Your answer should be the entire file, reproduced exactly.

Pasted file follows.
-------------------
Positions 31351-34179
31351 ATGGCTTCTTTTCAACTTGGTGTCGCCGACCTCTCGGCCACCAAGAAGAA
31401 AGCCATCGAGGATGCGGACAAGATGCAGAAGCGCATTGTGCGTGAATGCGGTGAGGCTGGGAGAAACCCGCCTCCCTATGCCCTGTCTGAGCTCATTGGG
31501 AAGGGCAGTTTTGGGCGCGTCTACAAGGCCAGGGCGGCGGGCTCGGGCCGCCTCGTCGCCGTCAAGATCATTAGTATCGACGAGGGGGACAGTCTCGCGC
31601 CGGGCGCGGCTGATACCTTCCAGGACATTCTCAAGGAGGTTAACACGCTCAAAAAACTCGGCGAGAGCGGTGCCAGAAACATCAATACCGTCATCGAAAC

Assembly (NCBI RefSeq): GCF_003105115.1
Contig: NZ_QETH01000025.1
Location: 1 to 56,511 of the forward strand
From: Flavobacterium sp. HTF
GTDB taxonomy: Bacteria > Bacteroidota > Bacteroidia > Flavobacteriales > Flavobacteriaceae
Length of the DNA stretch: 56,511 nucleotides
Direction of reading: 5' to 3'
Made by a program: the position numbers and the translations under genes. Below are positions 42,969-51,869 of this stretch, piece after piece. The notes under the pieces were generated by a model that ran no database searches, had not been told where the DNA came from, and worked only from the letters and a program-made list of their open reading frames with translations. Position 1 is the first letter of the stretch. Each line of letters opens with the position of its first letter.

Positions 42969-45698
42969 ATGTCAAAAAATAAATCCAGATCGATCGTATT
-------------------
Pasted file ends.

Positions 31351-34179
31351 ATGGCTTCTTTTCAACTTGGTGTCGCCGACCTCTCGGCCACCAAGAAGAA
31401 AGCCATCGAGGATGCGGACAAGATGCAGAAGCGCATTGTGCGTGAATGCGGTGAGGCTGGGAGAAACCCGCCTCCCTATGCCCTGTCTGAGCTCATTGGG
31501 AAGGGCAGTTTTGGGCGCGTCTACAAGGCCAGGGCGGCGGGCTCGGGCCGCCTCGTCGCCGTCAAGATCATTAGTATCGACGAGGGGGACAGTCTCGCGC
31601 CGGGCGCGGCTGATACCTTCCAGGACATTCTCAAGGAGGTTAACACGCTCAAAAAACTCGGCGAGAGCGGTGCCAGAAACATCAATACCGTCATCGAAAC

Assembly (NCBI RefSeq): GCF_003105115.1
Contig: NZ_QETH01000025.1
Location: 1 to 56,511 of the forward strand
From: Flavobacterium sp. HTF
GTDB taxonomy: Bacteria > Bacteroidota > Bacteroidia > Flavobacteriales > Flavobacteriaceae
Length of the DNA stretch: 56,511 nucleotides
Direction of reading: 5' to 3'
Made by a program: the position numbers and the translations under genes. Below are positions 42,969-51,869 of this stretch, piece after piece. The notes under the pieces were generated by a model that ran no database searches, had not been told where the DNA came from, and worked only from the letters and a program-made list of their open reading frames with translations. Position 1 is the first letter of the stretch. Each line of letters opens with the position of its first letter.

Positions 42969-45698
42969 ATGTCAAAAAATAAATCCAGATCGATCGTATT